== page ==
Why Does The Cross Matter?
“Our glory, only in the cross. Our only hope, the Crucified.” Such ends the fourth stanza of the George Washington Doane hymn, “Fling Out The Banner, Let It Float.” With these words, Doane defines Christianity much differently than many Christians today. For many who call themselves Evangelicals, the cross is a mere starting point for faith, rarely considered after the sinner’s prayer has been prayed. For more “progressive” Christians, the cross is too bloody to be addressed at all and represents an antiquated system of (ultimately unnecessary) atonement embraced by the ancients, but of no value for us today.
Who’s right? Paul and the rest of Scripture agree with Rev. Doane. Paul says in Galatians 6:14, “But far be it from me to boast except in the cross of our Lord Jesus Christ, by which the world has been crucified to me, and I to the world.” In these words, Paul advances the usefulness of the cross beyond mere conversion and establishes its absolute necessity for the entire Christian life. So why is the cross of Jesus so important? What does it do for us? What does it mean for our lives?
First, and unquestioned among orthodox believers, the Cross was the event by which our sin debt to God was paid in full, and we were reconciled to God. Peter says in 1 Peter 2:24, “He himself bore our sins in his body on the tree, that we might die to sin and live to righteousness. By his wounds you have been healed.” This was the work of the “Suffering Servant” in Isaiah 53, predicted over 600 years before Christ took on human flesh. This was the event where the blood necessary for forgiveness (see Hebrews 9:22, cf. Leviticus 16:14-15) was procured for all of sinful humanity. By this shed blood, not only was the guilt of our original sin paid for, but, contrary to Roman Catholic teaching, punishment for our actual sins was meted out (see 1 John 4:18). The cross of Christ was the means by which our forgiveness was achieved, and it’s received by those who hear its good news and believe. This is called justification. It’s an instantaneous event, subjectively received by each believer when God grants them faith.
But the cross extends beyond justification, and becomes the pattern for the Christian’s entire life. This is why Paul, many years after his conversion to Christ, still saw it as his only glory. Paul said the cross meant that the world was crucified to him and he to the world. The sin broken world was now dead to Paul. He no longer subscribed to the world’s message that he must work to achieve his eternal success. He no longer dealt with the wrongs done against him like the world’s system would require. Suffering became meaningful, as the world’s persistent avoidance of suffering was now dead to him. The world’s doctrine of self-preservation was crucified to Paul, and resurrected in him was a new willingness to be self-sacrificial in service to his crucified Savior. Because of the cross, Paul was able to say that he had been crucified with Christ, and it was no longer he who lived, but Christ who lived in him (Galatians 2:20). In short, the cross was the power for his entire Christian life.
One doesn’t need to be an apostle to live a cross-fueled life. In fact, if you are trusting in Christ today, it’s the life he’s living through you. On a practical level this means a number of things.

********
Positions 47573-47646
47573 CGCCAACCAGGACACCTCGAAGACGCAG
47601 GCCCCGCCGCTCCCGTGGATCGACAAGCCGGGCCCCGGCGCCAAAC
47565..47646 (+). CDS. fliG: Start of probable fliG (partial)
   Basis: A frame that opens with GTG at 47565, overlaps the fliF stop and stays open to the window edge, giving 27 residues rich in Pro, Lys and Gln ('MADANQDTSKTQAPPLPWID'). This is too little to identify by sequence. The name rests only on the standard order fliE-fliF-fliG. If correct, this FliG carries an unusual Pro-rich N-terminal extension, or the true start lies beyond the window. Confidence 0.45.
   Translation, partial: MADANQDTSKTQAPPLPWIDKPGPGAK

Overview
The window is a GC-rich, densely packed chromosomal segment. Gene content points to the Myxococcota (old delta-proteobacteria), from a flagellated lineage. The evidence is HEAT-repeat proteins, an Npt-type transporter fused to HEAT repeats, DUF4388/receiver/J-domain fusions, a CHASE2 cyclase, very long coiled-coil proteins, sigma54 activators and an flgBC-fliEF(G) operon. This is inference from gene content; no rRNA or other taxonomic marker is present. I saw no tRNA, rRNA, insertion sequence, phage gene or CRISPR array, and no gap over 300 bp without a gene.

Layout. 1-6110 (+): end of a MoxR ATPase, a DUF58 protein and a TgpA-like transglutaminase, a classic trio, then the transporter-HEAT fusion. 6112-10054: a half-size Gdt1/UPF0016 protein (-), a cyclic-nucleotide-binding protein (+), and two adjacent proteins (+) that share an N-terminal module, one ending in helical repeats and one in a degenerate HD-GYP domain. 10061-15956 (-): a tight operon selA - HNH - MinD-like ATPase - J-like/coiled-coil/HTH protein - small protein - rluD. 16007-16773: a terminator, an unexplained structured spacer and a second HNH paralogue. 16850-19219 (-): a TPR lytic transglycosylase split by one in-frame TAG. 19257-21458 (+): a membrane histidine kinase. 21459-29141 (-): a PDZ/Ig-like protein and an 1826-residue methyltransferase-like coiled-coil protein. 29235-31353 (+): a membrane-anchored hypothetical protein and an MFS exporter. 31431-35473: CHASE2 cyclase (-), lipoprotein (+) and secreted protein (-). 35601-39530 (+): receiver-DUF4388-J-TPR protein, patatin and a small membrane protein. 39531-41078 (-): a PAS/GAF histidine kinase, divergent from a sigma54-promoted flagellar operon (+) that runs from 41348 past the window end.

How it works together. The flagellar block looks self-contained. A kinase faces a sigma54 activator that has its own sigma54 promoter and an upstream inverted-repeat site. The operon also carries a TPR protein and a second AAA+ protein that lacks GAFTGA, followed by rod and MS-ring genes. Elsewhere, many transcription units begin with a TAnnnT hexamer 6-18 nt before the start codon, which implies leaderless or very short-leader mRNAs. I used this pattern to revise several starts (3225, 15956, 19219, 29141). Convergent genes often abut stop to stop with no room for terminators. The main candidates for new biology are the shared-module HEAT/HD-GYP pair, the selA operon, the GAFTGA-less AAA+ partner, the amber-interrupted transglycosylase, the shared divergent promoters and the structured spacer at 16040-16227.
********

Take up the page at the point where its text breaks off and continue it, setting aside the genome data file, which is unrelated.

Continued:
It means, for instance, that you are not judged by God according to your ability to please him. The cross of Christ was as pleasing to him as it gets, and you can’t add to that in any way. I lived a significant part of my early Christian life thinking I needed to please him with my efforts, and crumbled under the weight of guilt as I regularly failed. The cross was my antidote, because at the cross, I found a place for my sins to go. Through it, my debt was paid in full.
The cross also serves as the motivation and pattern for forgiveness you can extend to those who wrong you. The world’s method of dealing with wrongs is to either get even, or hold a grudge. Both are a cancer to the human soul. The cross stands as a reminder that you owed an unpayable debt to a holy God, but that he, in love, paid that debt on your behalf at the expense of his Son’s life. The debts owed to you by others may seem massive, but pale in comparison to your debt paid at the cross. The cross is a great example of forgiveness. But, since through the cross Christ lives in you, it’s also the power through which you can forgive your debtors.
The cross also shapes the believer’s view of suffering. It shows you that even in the face of the most horrific, unjust suffering, like that of Christ’s cross, God works good for those who love him (see Romans 8:28). Because of the cross, Christians possess a unique answer to the ugliness of suffering. Tim Keller in his book, Making Sense of God, notes that the world views suffering as meaningless, an interruption to our purposes, and something to be avoided at all costs. Yet, Christ’s cross showed us that suffering can bring about deep and lasting good. As he lives in us, we can suffer knowing that he lives in us, accomplishing his good purpose in us even in hardship. The need for self-preservation has been crucified to us, and in him we can make the sacrifices and endure the difficult roads down which we’re called. We can serve as he served us, even when that means we suffer for it.
Friends, if you are in Christ today, the cross is your glory, and your only hope is the crucified. Live each day remembering what he did for you on that cross, and let it guide your steps.